Your brain will have an opinion about how you feel, your body will know how you feel.

Everything that we experience is taken in thorough the 3 sense doors of the mind, body and heart. The body is the least explored and also the most revealing. We have a physical reaction to everything that happens to us and that reaction is the truest one that we can have, because the body has no agenda but to show you how you feel.

Remember though, it all starts at the very beginning. How you start is how you finish and many actors start their “preparation” before they have relaxed the mind and connected with their body. You only get the first chance with the material once, so make sure that before you begin your mind is calm and focused and your body is awake and energized. This mental and physical positioning will ensure that you are operating at the full strength of your creative (not mental) powers from the very start and that you will continue to do so throughout your preparation.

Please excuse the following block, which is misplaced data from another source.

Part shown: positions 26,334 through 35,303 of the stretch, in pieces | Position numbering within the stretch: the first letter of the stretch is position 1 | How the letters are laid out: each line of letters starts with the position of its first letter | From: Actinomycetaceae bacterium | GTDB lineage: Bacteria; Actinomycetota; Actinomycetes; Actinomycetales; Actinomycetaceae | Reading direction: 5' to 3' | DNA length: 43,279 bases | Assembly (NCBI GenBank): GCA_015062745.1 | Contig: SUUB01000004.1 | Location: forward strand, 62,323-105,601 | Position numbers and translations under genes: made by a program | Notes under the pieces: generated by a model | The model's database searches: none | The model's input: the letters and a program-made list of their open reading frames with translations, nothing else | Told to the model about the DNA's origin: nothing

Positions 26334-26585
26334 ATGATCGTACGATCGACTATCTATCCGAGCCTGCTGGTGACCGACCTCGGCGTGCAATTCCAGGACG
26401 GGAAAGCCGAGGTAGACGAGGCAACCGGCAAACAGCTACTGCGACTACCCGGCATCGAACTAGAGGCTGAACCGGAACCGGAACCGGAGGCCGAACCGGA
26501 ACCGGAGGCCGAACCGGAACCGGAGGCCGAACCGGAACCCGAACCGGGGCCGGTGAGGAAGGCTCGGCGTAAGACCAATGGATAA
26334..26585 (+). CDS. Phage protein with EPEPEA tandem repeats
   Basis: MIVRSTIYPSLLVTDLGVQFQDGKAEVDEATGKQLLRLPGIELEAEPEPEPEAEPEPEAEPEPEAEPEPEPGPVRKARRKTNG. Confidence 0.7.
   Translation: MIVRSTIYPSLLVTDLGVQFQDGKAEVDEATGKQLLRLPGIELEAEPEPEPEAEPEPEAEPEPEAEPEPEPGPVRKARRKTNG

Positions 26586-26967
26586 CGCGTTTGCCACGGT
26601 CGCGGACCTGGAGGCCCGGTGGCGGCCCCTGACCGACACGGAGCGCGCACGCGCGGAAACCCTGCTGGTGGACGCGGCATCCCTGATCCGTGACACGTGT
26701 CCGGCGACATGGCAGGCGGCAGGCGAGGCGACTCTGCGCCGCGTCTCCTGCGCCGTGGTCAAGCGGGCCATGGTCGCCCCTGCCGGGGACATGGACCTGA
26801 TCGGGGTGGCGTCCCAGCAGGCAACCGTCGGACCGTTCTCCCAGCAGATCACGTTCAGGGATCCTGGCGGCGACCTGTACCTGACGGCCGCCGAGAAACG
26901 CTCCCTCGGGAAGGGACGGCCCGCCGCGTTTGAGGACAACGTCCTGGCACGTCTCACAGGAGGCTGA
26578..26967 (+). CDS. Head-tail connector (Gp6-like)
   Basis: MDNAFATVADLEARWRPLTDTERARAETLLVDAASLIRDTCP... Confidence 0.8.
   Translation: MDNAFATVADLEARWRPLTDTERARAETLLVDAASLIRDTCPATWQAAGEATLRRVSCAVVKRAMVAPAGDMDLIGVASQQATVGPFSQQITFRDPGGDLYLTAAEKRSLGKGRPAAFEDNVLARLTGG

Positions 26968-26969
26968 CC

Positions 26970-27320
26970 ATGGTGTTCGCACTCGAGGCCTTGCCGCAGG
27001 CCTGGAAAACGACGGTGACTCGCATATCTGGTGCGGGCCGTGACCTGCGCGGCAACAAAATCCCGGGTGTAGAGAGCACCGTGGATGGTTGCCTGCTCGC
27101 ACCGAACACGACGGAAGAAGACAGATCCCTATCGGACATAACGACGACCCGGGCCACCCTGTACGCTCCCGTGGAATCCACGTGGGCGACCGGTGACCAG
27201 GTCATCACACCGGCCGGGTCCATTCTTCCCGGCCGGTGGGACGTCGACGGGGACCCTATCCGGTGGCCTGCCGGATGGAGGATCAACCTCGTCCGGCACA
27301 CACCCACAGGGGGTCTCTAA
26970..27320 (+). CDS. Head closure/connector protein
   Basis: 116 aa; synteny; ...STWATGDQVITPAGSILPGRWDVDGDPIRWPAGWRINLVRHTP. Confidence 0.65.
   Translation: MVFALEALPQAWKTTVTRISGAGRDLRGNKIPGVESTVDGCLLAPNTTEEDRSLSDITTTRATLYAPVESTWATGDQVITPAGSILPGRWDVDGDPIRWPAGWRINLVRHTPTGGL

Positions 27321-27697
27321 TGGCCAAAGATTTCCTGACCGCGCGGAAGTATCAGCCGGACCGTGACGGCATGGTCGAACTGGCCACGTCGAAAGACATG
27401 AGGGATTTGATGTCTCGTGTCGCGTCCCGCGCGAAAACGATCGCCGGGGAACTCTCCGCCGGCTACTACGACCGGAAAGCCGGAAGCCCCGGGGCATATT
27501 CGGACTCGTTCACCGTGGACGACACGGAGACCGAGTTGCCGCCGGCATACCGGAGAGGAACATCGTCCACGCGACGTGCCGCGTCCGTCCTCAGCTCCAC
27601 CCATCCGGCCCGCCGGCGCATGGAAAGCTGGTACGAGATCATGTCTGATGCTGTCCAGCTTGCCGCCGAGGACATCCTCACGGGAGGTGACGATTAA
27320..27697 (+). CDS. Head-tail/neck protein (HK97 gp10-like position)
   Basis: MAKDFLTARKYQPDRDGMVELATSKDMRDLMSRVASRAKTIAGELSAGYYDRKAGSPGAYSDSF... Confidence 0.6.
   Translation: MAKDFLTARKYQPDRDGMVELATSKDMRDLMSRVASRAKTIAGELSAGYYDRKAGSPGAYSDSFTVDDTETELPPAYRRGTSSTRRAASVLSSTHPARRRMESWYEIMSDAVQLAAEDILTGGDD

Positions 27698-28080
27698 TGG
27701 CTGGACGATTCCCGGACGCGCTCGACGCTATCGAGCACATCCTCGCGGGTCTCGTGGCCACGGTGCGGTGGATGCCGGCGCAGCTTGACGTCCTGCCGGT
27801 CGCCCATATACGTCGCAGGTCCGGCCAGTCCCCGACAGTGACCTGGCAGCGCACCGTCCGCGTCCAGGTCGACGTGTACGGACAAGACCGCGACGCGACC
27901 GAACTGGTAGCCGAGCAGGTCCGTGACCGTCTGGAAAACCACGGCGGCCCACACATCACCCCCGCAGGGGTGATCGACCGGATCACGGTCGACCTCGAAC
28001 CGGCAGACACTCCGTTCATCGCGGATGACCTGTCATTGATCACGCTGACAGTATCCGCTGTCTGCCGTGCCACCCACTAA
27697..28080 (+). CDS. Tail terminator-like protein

Here is a way to start your process by establishing a deep connection to the body so that you have access to all of the honest, clear, compelling information that lives there.

Read the piece through out loud feeling your physical reaction to all of your character’s words and all of the other characters words. Let your body tell you how you feel by where you might be tightening or relaxing. Do certain words make your stomach clench or your breath catch in your throat? Do others relax your shoulders and open your chest? Note it all – it’s the most specific information you’ll get about how you truly feel.

Now, note the emotions that the body sensation trigger. For instance, if someone says something that scares you and you tightened the stomach and held the breath, the associated emotions could be fear, or panic or even anger. Allow your body to instruct your heart and reveal your true feelings. These feeling will become strong, connected and honest choices – choices that the brain, by the way, probably wouldn’t have allowed you access to.